Botanical Artifacts

Corn Seedlings

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One spring, a Holt County, Missouri, farmer brought young corn seedlings from their family farm to my studio. The task was to preserve them so that each of the five children would have a kind of a botanical artifact from the farm they grew up on.

I used a frame hand crafted frame in old growth pine.

Outside dimensions are 26″  x  35″

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Posted by Brigid in Botanical Artifacts

Self-Portrait

Brigid-SelfThere are so many disparate elements in the finished piece, the self-portrait as it is now might be best called “an organic compound.”

I started with an attempt at a plant mask, made of leaves, spores, seeds, a dried flower and beads. I added Mexican stone bird beads to the roots,  using and heavy duty thread. Finally, I added , and added embroidery  and sewing around sections of root.

 

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Posted by Brigid in Botanical Artifacts

Framed Portraits

After completing the masks of mother and daughters, it seemed fitting to frame them together.

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The orange tree root weaves them together; together but separate.

Mother and children were able to start gluing down plant material soon after the quick-dry plaster masks were removed and the petroleum jelly was cleaned off.

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Posted by Brigid in Botanical Artifacts

The Band of Hills Known as the Flint Hills

Native tallgrasses have always thrived in the Flint Hills. The rocky terrain has prevented plant based farming, so native plants (at least those not displaced by invasives like Bush Honeysuckle) have perpetuated through centuries of droughts, floods, wildfires and controlled burns.

Milkweed occurs frequently among the grasses in the prairies. Monarch butterflies depend on (and can’t exist without) milkweed. I’ve tried to cultivate it and can’t. (I hate it when I’m at an intersection in the late summer and see the Monarchs fluttering aroung – it’s like they know the flowers they need used to be there.)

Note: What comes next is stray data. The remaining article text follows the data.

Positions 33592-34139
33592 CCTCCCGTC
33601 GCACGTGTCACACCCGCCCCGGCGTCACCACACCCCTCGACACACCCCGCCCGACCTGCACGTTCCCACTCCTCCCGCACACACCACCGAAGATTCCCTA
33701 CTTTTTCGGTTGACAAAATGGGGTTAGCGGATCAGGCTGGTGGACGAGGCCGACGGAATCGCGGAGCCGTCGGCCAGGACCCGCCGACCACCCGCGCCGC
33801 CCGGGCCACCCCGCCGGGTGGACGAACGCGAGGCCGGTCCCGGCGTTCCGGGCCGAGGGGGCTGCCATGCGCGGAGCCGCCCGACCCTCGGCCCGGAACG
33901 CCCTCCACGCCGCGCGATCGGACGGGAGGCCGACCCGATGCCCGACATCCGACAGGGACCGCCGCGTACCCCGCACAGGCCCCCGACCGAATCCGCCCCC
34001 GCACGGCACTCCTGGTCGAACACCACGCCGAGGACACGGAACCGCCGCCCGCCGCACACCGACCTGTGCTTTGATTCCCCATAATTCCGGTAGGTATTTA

In the winter, as the fallen seedpods begin to disassemble and deteriorate in the elements, the inner linings of the seedpod separate from the casings.

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The innermost surface of the seedpod is shiny and metallic. It’s quite extraordinary. I’m still trying to find an appropriate way to appreciate the pieces I found.

This post shows two small pieces of seedpod lining with prairie grasses.

Posted by Brigid in Botanical Artifacts, Native Plants

Small Native Pieces

I used to think the variety of plant material Sea Oats, Little Bluestem, Brigid Greeneavailable to me here in the midwest was sadly limited. I was always planning trips and fantasizing about the exotic plant material I would find.

Traveling around a bit is great, and I’ve also developed a better appreciation for what’s here.

Pictured in this post are several small 3″ x 8.5″  matted pieces, that all use native plants, and are great examples of eco art.

To the right here are Sea Oats and Little Bluestem.

Below are Wood Fern / Paw Paw, Lamb’s Ears / Paw Paw, Sea Oats / Hydrangea as layered pieces (in that order).

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Posted by Brigid in Botanical Artifacts, Native Plants

City of Alexandria Herbarium

I found historic type specimen and unusual plant material at the City of Alexandria, VA herbarium.  While I had hoped to get into the United States National Herbarium at the Smithsonian to see historic specimen,  I got to see some of what I was hoping for here because of sharing that always occurs among herbaria.

This label is for a plant specimen that’s not only from the famous national herbarium, but it’s also a “type specimen”  (from Paris, 1921) which indicates it’s the best possible representation of that plant. It’s the reference point for scientists when attempting to identify plants. Type specimen are among the most valuable pieces in an herbarium.

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Posted by Brigid in Botanical Artifacts, Herbaria